Letter to a Stranger: Published in The Elephant Journal

EJ Dear Stranger 500x500

http://www.elephantjournal.com/2015/02/letter-to-a-stranger/

Dear Stranger,

I don’t care about you—I care about You.

I don’t care about the small you that you think you are, that volatile sense of self the world has fed you, where you’re riding high on greatness one day and in the dumps the next, feeling abandoned by all. Your friends, like the 15 minutes of fame, adoration, societal approval, gone the next moment when the feelings fade, and something better walks along.

I don’t care who you are in relation to everybody else—the status you may hold, the money you may have, your looks, the influence, or even whether or you’re considered a “good” or “bad” person. I don’t care if you’ve gone to jail or if you’ve just won the Nobel Peace Prize. I don’t care about what the world thinks of your potential, or lack thereof. I don’t care how far along or behind you are on the rat race, how together you seem.

I care about You, the you with a capital “y,” and who you are now as you journey through the paths that life bring at whatever pace you may need.

I like you for who you are now, not what you can be—although I know that you are capable of so much. I care about your heart, that fragile beautiful diamond whose value has not always been recognized in this cold, shut down world with all its messed up priorities and ways.

I care about that heart pain, about how it’s broken pieces feed your mind’s lies that you are not worthy, not loved, not enough, and I wish I could take them away. I care about those memories that shattered your innocence and belief in the world and yourself, in the beauty of your dreams, and I wish I could erase them all.

I care about that moment your heart closed—when he abandoned you, when she said no, when the fist met your face, when they laughed at you, degraded you, insulted you, or simply did not notice you. And I wish, I so wish, I could have been there, to catch your fall. I care about the child you used to be, how the world wasn’t there for that kid.

How the world now judges you for the physical manifestation of those mental scars when what you really need, when all you ever needed, is/was love.

I wish I could apologize on behalf of everybody.

I care about your soul and essence, the million tiny beautiful and not-so-beautiful things that make up the story of your life and the masterpiece you are. I believe in you and your innocence. I believe in second chances, that the burn was not the end but simply a part of the necessary fire in the never-ending growth of your phoenix soul.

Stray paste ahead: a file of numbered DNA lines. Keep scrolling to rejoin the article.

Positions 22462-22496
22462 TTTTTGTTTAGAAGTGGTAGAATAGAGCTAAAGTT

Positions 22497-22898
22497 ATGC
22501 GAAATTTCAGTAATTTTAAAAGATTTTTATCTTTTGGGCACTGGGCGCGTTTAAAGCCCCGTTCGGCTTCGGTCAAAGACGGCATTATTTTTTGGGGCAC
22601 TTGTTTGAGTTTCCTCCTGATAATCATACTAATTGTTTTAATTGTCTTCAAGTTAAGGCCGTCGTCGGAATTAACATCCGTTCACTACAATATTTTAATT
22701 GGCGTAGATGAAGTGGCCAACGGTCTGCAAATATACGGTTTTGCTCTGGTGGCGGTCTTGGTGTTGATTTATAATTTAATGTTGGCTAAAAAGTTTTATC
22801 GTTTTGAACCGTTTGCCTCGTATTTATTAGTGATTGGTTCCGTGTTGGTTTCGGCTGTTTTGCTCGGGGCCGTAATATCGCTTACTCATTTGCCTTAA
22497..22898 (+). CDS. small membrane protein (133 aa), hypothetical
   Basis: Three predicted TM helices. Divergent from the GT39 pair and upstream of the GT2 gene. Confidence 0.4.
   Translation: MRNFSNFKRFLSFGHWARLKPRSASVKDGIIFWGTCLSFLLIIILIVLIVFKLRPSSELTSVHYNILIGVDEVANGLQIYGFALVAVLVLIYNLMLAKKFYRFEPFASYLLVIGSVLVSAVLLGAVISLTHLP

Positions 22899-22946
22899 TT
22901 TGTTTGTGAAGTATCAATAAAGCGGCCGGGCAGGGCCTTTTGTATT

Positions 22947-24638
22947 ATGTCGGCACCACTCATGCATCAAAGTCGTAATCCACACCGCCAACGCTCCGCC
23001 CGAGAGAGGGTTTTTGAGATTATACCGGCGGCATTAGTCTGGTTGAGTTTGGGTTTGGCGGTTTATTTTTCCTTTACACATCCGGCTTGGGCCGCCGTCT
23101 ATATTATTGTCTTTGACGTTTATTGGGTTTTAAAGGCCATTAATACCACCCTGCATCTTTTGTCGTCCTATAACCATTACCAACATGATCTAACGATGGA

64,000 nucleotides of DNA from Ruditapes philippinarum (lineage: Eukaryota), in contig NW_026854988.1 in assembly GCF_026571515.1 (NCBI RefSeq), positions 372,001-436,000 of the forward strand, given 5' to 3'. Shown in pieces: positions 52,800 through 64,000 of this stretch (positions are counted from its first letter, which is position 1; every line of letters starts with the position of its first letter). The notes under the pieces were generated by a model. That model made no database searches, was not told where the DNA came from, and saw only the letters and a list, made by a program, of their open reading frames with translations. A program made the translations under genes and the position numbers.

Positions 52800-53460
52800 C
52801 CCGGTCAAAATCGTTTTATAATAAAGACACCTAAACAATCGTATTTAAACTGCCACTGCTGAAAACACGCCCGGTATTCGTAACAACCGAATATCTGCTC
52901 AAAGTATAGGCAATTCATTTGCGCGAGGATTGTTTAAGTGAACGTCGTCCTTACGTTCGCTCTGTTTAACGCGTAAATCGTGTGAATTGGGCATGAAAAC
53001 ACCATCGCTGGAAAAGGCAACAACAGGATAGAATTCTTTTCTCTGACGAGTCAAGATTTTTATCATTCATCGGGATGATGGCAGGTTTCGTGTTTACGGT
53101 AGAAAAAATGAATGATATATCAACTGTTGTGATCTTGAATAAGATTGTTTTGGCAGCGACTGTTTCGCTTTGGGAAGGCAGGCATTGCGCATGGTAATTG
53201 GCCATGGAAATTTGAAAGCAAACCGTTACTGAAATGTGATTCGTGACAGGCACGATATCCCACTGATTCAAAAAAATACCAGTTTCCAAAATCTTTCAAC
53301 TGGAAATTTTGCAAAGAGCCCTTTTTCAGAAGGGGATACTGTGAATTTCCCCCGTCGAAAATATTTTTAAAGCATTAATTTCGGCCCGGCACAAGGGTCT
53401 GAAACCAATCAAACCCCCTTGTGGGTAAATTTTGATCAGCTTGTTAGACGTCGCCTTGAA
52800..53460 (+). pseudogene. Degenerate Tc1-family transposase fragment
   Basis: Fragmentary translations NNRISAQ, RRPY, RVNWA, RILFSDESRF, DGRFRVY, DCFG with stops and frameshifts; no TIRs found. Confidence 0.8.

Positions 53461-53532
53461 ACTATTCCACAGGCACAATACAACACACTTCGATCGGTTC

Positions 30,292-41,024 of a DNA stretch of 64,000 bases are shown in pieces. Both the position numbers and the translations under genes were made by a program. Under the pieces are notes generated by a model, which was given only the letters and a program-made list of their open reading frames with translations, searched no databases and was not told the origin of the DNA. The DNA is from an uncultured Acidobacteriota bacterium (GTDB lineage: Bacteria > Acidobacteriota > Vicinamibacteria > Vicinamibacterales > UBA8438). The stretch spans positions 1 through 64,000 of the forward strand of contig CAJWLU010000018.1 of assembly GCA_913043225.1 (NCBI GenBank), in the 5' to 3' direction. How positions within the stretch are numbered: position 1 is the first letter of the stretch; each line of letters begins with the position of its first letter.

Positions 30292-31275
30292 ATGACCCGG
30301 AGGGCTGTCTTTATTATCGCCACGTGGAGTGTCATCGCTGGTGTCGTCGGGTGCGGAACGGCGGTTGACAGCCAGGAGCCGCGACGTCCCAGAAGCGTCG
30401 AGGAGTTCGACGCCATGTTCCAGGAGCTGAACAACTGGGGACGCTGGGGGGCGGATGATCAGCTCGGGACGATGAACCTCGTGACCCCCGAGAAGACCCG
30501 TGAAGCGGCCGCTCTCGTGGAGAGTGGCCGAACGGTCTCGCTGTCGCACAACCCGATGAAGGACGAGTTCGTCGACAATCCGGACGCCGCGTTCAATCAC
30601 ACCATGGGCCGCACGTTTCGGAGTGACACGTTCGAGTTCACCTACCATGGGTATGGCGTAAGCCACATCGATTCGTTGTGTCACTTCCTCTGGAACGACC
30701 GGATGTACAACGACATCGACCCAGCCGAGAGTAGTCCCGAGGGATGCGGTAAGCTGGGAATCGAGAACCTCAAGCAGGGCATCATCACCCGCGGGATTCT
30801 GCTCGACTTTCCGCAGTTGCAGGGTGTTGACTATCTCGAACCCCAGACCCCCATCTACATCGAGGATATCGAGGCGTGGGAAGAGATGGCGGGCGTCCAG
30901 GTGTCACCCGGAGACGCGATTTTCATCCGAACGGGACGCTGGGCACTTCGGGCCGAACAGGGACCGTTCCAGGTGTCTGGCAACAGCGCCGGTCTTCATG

In short, stranger, I believe in You. I love You.

If there is one thing you must take from this it is this: there is at least one person in this world who doesn’t give damn whether you’re the most successful, beautiful, together person in the world or that the only thing you accomplished today was getting out of bed. Who doesn’t care what the world might think, or what you’ve done, how many mistakes you’ve made, how many you’ve hurt out of your own in pain.

She still believes in you. She still loves you. She believes in your light, your purity, always.

You are loved.

Peace through becoming, not fighting: India’s Independence Day

GandhiRusselSquareSheena

Gandhi used to sit and study in this area as a young student. I like to just reflect here with a coffee sometimes, pondering not necessarily him – he was both a deeply loved and controversial man, and I don’t like to put people on pedestals – but his ideas and what he represents: non-violence. Peace. Grace confronting the worst of humanity. And winning.

“We must be the change we wish to see in the world” floats through my mind, as does an “eye for eye makes the whole world blind”. Especially poignant and ironic words given that across this very street, a bus was bombed that fateful day July 7, 2005 by Al Qaeda.

For me, India’s Independence Day is more than just another holiday. It stands out from America’s Independence Day because August 15, 1947 doesn’t commemorate a battle between good and evil, like how the American Revolution eventually led to independence from the colonizer.

India’s Independence Day is a day that symbolizes the triumph of humanity over our darker, broken shadow sides. There was literally no resistance. It was simply the surrender, the embodiment of peace rather than the ironic fighting for it, that helped melt away “evil.”

Peace helping wash away the walls that harden us as humans, leading to liberation. Achieving peace through becoming, not fighting.

Peace as the way to peace.

Words for both the inner and outer world to ponder.

Happy Independence Day, India.